Mutual Fund Investors Sue Merrill Lynch for One Billion Dollars
Miami Daily Business Review
November 10, 2002
Financial services giant Merrill Lynch mismanaged its highly touted Focus Twenty mutual fund and misled investors, costing them $1 billion in losses, according to a lawsuit filed Wednesday in Broward County, Fla., Circuit Court.
Darren Blum of the Law Offices of Darren C. Blum in Plantation, Fla., filed the suit on behalf of a handful of clients, including Thomas Strano, a Boynton Beach, Fla., retiree who Blum says lost $102,000 in the fund. The fund focused primarily on technology and energy stocks, including those of Enron.
The lawsuit, which seeks class action status, has three counts: breach of fiduciary duty, negligence and breach of contract. Blum, who handles investor suits against stockbrokers, says hefiled the suit after receiving hundreds of complaints during the past two years about the Focus Twenty Fund.
Merrill Lynch spokesman Mark Herr called the lawsuit "baseless and without merit."
"The prospectus for the IPO adequately disclosed the risks," he said, adding that "the average Nasdaq stocks have lost 80 percent and the average Internet stocks have lost 85 percent in the last year. Clearly, this is a side of the economy that has not done well."
The lawsuit attempts to piggyback onto New York Attorney General Elliot Spitzer's high-profile investigation of Merrill Lynch. Spitzer reported that the company's stock research was compromised by pressure from its investment bankers. On May 21, with its top executives facing deposition in Spitzer's litigation, Merrill Lynch agreed to pay $100 million to New York and other states. It has apologized for its behavior and says it has changed the way its analysts are compensated, so they are not beholden to their investment banking clients.
Other financial giants are also under scrutiny from Spitzer and the Securities and Exchange Commission.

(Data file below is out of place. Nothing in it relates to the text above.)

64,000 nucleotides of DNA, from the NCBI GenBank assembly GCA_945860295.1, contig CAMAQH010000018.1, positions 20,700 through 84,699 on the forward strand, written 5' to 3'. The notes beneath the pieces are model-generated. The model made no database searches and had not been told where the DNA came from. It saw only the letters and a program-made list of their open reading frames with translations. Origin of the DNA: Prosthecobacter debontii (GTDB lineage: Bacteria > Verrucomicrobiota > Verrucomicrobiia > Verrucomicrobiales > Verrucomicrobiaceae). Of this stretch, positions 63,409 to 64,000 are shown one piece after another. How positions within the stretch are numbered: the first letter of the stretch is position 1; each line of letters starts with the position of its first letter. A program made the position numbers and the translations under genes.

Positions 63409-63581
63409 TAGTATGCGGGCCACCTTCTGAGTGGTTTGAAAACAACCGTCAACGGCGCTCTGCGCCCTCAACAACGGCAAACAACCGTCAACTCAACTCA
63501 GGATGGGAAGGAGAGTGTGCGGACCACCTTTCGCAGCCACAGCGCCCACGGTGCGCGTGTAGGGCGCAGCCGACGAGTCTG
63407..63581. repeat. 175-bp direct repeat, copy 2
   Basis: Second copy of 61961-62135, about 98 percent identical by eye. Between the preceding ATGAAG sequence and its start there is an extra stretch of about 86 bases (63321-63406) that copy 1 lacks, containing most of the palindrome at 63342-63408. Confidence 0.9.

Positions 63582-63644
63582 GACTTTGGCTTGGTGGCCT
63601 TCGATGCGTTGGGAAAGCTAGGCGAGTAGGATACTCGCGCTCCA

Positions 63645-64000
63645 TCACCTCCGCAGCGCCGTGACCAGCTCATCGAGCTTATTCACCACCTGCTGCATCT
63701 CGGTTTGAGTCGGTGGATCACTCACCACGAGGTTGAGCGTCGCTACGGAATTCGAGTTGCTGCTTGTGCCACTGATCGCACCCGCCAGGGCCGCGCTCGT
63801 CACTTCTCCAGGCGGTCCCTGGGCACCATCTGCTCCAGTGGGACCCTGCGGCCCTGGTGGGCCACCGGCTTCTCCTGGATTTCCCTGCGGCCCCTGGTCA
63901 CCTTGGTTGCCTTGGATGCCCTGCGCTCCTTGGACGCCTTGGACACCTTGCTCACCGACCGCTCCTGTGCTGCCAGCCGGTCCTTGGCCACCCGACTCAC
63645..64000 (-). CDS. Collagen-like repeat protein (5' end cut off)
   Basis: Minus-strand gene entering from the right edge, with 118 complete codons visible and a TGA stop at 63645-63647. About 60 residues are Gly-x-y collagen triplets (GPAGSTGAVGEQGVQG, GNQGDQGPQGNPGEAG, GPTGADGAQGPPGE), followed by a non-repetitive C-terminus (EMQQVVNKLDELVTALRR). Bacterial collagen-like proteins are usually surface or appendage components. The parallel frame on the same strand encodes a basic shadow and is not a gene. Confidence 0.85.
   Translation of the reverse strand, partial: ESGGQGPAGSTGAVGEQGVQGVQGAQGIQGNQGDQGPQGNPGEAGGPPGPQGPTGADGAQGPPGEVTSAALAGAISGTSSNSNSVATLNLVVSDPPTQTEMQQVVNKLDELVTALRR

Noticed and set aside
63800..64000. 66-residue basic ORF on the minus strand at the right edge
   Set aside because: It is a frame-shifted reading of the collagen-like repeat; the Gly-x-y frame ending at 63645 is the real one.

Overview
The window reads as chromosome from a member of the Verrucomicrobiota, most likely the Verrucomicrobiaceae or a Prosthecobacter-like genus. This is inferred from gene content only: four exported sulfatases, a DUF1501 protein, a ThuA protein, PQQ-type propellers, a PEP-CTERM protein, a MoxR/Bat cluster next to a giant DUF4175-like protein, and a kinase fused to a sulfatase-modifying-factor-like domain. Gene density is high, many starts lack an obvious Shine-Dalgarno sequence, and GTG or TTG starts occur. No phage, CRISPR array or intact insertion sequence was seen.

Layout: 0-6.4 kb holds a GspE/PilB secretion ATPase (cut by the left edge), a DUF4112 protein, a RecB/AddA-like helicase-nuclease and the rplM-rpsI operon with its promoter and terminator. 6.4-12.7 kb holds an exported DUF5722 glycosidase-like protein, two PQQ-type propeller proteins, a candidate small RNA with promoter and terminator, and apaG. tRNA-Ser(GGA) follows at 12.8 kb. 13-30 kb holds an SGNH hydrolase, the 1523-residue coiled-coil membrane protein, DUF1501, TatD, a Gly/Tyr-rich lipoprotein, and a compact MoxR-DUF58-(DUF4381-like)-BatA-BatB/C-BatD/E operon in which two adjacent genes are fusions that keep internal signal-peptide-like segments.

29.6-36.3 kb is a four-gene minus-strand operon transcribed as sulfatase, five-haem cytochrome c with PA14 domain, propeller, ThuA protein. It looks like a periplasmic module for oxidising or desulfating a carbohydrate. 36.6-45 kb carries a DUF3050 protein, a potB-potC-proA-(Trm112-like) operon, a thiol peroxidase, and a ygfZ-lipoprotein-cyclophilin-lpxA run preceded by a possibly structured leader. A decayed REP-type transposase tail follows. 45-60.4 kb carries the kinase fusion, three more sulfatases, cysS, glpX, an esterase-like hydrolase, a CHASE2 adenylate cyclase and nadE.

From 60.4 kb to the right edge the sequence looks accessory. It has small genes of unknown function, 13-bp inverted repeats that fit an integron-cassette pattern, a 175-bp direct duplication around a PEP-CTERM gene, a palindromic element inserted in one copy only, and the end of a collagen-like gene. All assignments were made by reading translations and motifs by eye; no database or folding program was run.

In his complaint, Blum alleges that New York City-based Merrill Lynch, with offices worldwide, knew that the Focus Twenty Fund had problems but withheld that knowledge from investors; that the firm wrongly steered retirees and other long-term investors into the risky fund; and that the firm had a conflict of interest because it simultaneously was representing some of the companies whose stock was in the mutual fund as their investment banker.
"There was no conflict of interest," Herr said. "The plaintiffs are confusing the investment banking side with the brokerage side. There's a wall between them."
Exhibit 1 in Blum's lawsuit is an affidavit from Spitzer's investigation, which includes e-mails from Merrill Lynch analysts showing that their research was compromised by pressure from investment bankers.
In addition, the suit claims, Merrill Lynch over concentrated the fund's portfolio in high-tech and energy stocks, including Enron, Sonus Networks and Millennium Pharmaceutical.
In his complaint, Blum estimates there are thousands of alleged plaintiffs around the country.
Merrill Lynch still operates the Focus Twenty Fund. Shares in the fund initially sold for $10, but they now sell for about $1.
Strano, 54, told the Miami Daily Business Review that he invested $120,000 in the fund in 2000 after seeing it touted on TV and in newspaper articles. He sold his shares in the Focus Twenty Fund last year for $18,000. Morningstar.com rated the Focus Twenty Fund as one of the worst-performing mutual funds of 2001.
"I told my broker to cut this fish from the line when it lost 50 percent," Strano said. "But he kept saying, 'Let's ride it out, 2001 will be better.'"
Blum said Merrill Lynch failed in its obligation to protect fund investors. "When you're watching the stocks fall 10 percent, 15 percent, 30 percent, 40 percent, at what point do you say, 'Should we diversify?'" Blum said. "As money managers, they had a responsibility to stem the tide."
In 1999, according to the suit, Merrill Lynch was the largest securities firm in the world but was not considered a leader in the underwriting of then-hot technology companies. It sought to remedy that by starting the Focus Twenty Fund and other tech funds in early 2000.
The company lured James McCall from Pilgrim Baxter & Associates to manage the Focus Twenty Fund and others. According to a Merrill Lynch press release dated March 13, 2000, Focus Twenty raised $1 billion, beating all IPOs to date.
"Merrill Lynch obtained their fantastic sales achievement by marketing the fund to investors saving for retirement or a child's education without disclosing the significant risks associated with investing in the fund, the aggressive style of the fund, or the material conflicts of interest between Merrill Lynch analysts and the shares of companies purchased for the fund," according to Blum's lawsuit.
McCall quit in November 2001, reportedly taking a voluntary severance package, after his Focus Twenty Fund and Premier Growth Fund were ranked as the company's two worst performers.